Hence, the additional services Google offers over and above search are
very useful to the firm for experimenting new avenues {of business}, but
also and foremost because they play a key role as 'aggregators' of
personal information' about users.

A prime example is the electronic mail service GMail, a virtual hard disk
of sorts (2GB for the moment, and counting...), which [in its beta phase,
when the book was written -TR] is made available through a distribution
system based on PageRank[TM]. Put simply, each (user) node of the Google
network has a certain weight (allowed number of invitations to join) and
can use it to offer the service (via a link) to her/ his acquaintances.
This method enable control over the usage made of the service, and at the
same time the user discloses to Google key intelligence about her/ his
{own network of} friends and acquaintances.

In a second stage, this mechanism spreads out among invited individuals,
who may extend new invitations: this way, a graph of /human/ relationships
between the users will be created, representing an enormous strategic
value with respect to 'personalised' ad targeting.

If one considers all the information that can be gathered from e-mail
traffic (to whom, why, in which language, which formats, which key words,
which attachments, etc.) one can surmise the existence, in Google data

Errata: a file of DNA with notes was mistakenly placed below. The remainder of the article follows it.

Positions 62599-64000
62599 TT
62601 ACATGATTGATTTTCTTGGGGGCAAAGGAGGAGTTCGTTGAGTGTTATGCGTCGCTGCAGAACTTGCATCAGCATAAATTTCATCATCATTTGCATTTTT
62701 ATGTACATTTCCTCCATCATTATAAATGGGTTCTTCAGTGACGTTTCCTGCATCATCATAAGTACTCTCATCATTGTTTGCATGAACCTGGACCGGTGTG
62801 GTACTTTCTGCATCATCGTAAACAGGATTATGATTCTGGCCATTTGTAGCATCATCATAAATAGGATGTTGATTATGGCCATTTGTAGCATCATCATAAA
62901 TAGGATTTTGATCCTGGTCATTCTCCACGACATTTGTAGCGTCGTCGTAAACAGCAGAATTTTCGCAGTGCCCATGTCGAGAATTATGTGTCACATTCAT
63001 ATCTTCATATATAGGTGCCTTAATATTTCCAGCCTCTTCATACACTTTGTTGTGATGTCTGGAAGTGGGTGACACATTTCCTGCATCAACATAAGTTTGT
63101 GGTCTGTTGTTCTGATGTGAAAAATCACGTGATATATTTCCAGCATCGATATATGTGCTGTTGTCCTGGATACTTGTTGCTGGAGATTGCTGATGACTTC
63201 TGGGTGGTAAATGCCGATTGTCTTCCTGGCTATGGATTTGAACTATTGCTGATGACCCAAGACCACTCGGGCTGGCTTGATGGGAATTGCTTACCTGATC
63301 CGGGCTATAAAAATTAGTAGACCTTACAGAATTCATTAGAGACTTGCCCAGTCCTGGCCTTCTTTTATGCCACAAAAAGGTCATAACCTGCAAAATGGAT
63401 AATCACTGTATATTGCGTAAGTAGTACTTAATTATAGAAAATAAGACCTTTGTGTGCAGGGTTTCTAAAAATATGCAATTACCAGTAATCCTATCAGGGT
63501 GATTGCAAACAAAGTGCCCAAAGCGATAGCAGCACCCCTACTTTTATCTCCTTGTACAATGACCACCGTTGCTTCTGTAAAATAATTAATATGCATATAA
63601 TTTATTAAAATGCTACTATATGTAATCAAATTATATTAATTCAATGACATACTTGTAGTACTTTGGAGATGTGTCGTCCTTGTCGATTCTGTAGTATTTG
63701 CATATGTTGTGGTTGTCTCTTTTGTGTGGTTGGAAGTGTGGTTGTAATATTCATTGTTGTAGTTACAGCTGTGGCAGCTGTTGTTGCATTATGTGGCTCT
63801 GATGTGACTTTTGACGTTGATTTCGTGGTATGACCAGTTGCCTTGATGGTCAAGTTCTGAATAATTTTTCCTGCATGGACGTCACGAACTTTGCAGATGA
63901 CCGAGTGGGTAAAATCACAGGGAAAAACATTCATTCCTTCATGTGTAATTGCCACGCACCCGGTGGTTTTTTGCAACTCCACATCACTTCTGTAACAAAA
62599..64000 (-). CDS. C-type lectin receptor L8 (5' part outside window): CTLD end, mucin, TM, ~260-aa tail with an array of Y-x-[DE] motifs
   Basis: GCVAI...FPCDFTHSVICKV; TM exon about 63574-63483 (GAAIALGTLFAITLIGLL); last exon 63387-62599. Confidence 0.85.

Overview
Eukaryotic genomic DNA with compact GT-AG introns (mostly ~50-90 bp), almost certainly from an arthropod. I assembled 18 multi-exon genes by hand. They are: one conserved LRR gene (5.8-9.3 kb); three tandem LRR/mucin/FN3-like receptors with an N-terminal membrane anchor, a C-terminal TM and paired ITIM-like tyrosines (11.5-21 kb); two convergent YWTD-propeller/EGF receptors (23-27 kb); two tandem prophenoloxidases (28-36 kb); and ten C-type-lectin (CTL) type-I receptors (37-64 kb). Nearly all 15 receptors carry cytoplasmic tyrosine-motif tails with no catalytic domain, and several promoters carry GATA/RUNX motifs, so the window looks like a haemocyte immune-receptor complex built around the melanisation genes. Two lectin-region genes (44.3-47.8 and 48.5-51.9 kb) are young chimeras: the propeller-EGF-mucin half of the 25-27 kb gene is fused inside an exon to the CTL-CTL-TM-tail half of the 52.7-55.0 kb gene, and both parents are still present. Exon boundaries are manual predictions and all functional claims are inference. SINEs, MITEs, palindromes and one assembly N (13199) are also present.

vaults, not only of a partial - but significant - double of the Internet,
but also, of a copy, equally partial, equally significant, of the
relationships, personal, professional, and affective, of the service's
users.

In theory, filters merely serve to make the query process faster and more
conform to individual requests. They are even necessary, technically
speaking. Their usage, however, shows to which extent it is easy, for a
party actually in position of dominance as regards to search services, to
profit in a commercial sense of the data at its disposal, without much
consideration to the privacy of its users.

To resume, Google's database today is able, based on what it knows about
this or that user, to marshall with the help of a few key words a query in
a manner that varies according to the type of user. Far from being
'objective', search returns are actually {pre-set and} fine-tuned, and
using the search service enables Google to 'recognise' an individual
better and better, and to present her/ him with 'appropriate' results.

Use of each Google service goes with acceptance of {a whole set of} rules
and liability disclaimers by the users. Google, from its side, promises it
will not reveal personal information {to third parties}. Yet, it is easy
to presume that Google is able to exploit and commercialise users' data to
its own ends [French text: different ends]. And then we need not even to
consider the possibility (or rather: the probability) that all sorts of
intelligence and police services can access these informations for any
reason of 'national security' they may like to invoke. [The addition of
{more} search filters in order to further personalise results is the most
likely outcome. - unclear sentence in French text]


Google's cookies: stuff that leave traces....

Users profile are always based on a system of search and selection {*N3].
Two types of profiling are prevalent on the Internet, one is